BtoB

Observations from the future: B-to-b media in 2028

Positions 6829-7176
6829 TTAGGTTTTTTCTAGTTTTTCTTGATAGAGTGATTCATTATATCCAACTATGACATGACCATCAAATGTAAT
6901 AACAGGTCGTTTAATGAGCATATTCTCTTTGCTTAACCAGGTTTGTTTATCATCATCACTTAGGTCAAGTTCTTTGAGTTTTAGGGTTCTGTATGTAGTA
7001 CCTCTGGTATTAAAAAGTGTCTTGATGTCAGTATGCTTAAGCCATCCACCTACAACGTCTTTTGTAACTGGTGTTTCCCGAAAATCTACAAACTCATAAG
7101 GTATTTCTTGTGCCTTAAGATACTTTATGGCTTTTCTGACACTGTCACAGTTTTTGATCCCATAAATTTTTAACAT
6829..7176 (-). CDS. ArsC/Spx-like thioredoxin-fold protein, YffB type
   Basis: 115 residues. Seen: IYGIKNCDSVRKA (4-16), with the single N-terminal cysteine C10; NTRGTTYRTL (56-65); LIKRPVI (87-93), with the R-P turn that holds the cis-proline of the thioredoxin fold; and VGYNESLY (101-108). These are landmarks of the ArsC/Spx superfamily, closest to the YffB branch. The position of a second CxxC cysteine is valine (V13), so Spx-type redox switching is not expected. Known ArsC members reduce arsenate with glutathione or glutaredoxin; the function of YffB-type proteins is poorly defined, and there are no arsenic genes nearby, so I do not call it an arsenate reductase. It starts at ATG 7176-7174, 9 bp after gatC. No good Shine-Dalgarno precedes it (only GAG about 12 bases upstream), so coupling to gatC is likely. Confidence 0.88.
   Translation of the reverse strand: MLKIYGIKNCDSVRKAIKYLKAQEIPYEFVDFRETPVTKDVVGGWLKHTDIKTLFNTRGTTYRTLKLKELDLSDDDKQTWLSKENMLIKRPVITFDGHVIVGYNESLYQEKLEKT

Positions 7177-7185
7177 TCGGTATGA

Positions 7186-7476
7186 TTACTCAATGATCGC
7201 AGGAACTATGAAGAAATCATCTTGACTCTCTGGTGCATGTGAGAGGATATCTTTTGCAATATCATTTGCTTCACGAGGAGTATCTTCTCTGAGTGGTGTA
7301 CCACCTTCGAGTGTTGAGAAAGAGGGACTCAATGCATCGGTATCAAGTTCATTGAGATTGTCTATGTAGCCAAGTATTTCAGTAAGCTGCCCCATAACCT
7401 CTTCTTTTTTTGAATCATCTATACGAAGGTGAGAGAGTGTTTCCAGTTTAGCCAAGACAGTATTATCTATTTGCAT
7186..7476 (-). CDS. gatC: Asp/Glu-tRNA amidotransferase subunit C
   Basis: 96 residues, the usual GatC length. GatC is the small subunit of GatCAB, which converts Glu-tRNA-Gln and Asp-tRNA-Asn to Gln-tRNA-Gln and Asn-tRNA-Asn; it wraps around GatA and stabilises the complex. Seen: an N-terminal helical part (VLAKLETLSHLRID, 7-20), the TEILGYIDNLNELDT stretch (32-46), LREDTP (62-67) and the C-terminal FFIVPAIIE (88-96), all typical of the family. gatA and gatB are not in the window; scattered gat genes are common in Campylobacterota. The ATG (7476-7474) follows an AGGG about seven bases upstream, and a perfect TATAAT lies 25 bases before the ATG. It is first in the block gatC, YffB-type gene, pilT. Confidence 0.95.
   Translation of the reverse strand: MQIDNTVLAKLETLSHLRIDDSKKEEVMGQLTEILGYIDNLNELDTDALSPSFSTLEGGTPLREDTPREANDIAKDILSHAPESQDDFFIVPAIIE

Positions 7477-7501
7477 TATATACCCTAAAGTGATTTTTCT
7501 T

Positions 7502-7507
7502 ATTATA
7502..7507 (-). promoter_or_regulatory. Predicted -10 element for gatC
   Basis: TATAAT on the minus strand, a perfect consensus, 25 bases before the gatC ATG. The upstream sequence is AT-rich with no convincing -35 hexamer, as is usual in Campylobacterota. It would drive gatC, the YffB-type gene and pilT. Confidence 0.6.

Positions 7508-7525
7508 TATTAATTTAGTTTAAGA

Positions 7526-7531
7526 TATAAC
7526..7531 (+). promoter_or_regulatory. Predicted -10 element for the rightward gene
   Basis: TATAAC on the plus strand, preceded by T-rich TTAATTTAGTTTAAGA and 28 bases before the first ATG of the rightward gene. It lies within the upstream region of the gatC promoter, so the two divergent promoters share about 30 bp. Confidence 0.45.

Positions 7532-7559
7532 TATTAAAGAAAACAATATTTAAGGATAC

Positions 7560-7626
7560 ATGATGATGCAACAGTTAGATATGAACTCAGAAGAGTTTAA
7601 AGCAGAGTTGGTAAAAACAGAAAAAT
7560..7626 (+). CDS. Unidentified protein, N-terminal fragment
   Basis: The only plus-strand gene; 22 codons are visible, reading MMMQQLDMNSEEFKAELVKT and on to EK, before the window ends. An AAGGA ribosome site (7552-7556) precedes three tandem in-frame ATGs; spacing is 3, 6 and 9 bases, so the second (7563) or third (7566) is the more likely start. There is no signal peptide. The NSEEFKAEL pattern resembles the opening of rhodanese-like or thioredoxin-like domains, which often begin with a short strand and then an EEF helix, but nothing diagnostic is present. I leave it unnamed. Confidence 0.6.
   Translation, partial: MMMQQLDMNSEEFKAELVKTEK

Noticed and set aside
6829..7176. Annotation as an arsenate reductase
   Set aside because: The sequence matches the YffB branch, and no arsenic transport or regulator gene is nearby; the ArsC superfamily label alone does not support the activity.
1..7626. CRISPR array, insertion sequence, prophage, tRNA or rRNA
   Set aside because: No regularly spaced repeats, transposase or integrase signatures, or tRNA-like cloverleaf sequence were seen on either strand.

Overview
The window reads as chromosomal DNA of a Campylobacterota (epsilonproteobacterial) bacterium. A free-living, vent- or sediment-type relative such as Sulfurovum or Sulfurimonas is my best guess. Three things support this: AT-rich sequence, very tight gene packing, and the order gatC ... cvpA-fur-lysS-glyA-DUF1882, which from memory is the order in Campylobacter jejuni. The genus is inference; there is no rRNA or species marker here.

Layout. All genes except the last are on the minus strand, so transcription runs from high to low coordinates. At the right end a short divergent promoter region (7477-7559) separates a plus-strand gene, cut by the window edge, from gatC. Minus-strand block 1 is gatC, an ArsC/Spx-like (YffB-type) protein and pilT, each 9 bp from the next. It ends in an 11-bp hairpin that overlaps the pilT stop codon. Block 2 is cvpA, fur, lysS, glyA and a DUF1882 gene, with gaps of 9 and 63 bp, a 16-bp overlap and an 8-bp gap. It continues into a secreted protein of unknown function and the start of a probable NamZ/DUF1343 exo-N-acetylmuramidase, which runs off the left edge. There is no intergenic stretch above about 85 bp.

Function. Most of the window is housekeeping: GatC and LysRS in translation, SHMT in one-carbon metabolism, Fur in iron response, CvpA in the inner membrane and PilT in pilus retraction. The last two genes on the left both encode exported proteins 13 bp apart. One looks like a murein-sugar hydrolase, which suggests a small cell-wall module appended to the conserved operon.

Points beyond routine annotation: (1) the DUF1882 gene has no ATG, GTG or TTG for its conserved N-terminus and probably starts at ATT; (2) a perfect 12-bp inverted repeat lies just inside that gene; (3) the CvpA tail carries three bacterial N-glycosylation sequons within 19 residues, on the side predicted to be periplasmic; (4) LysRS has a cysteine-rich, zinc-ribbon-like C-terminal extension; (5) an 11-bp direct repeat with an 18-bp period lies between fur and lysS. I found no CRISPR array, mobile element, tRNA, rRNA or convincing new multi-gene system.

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Dear colleague: It is a crisp October morning in 2028—20 years into your future. Yesterday, buried in my attic, I came across an old issue of a print trade publication, and it made me reflect on the changes in our industry over the past twenty years. It must be obvious to you that the Facebook generation is in its prime, I have a few gray hairs and digital predominates in our industry. So let me share some additional observations that you may find interesting. Three-quarters of the top 25 b-to-b media companies in business in 2008 no longer exist. It's been a long time since I've heard the names of many former industry leaders. Rapid changes in the marketplace, disruptive new competitors and overreliance on print—or U.S.-based revenue—led many down the same path as Lehman Brothers and Merrill Lynch: consolidated or bankrupt. So, ironically, did private equity ownership. With so much debt, companies had little room to “innovate” their place in the future. Then, when asset values plummeted in the early teen years (2010-13), many were sold for pennies on the dollar. It's taken an enormous feat of leadership to survive and thrive—and in the meantime, a new class of industry leaders has emerged. Silicon Valley “platform” businesses have taken major market share. LinkedIn, for example, has become one of the most valued and feared companies in the industry. (Though it took a while for the company to think of itself as a b-to-b media company.) Likewise, Google now offers "Google News'-style portals—combining news, video, social networking and lead-generation—for all major verticals in multiple languages. Twenty years ago, most b-to-b business models centered on a specific vertical or set of verticals. This is no longer the rule. Mobile is the No. 1 distribution platform for business information globally. Looking back, I see now that 2008 was the breakthrough year for mobile information, just as 1994 was for the Internet. Apple's iPhone was only the beginning. A new class of information and marketing services has emerged that integrates Internet-based information with location, presence and payment information, as well as work-flow tools. The impact on certain fields—trucking, nursing, EMS, sales, among others—has been remarkable. Numbers people increasingly rule marketing. Many advertisers now use data mining, stochastic modeling and dynamic asset management to achieve the “efficient frontier” of their ad spend. Carnegie Mellon, Kellogg and other business schools offer master's degrees in computational marketing. (I should have studied more math!) In most ad-supported companies, editorial now reports to an “audience” department. This is because content and audience development teams share the same fundamental mission: to attract and engage the target audience. And the success of content—whether original, syndicated, aggregated or mashed-up—is much more quantifiable than it used to be. Once again, numbers rule, even among editors. B-to-b video is everywhere. Remember CNBC? Now there are CNBC-like shows covering every major industry. When I can't make it to a trade show, I watch the sessions live on my mobile device or record them on my DVR, which syndicates across my mobile, desktop and TV. Many editors actively stream their interviews and media briefings. Business is booming in the E7. The GDP of the E7 (Brazil, Russia, India, China, Mexico, Indonesia, Turkey) is both larger and faster-growing than that of the G7. So it's no surprise that growth in our industry has shifted to these countries. Eight out of 10 of the largest b-to-b media companies are now headquartered outside the U.S. China and India will soon be the largest markets for b-to-b media. Along with the bullets above, you'd be intrigued by some of the new business models we have here in the future, such as activity feeds, virtual events, mash-up studios, bioinformatics and workflow integration. I'd love to discuss other changes in our industry, but I am running out of space. Let me conclude by noting one thing that hasn't changed since 2008: Talent and leadership still matter. If anything, they matter more. So now's a good time to start thinking about the road ahead, because the next 20 years are going to be as rocky as they are exciting. Are you prepared? Jeff Giesea is president of Questex subsidiary FierceMarkets. He can be reached at jeff@fiercemarkets.com.
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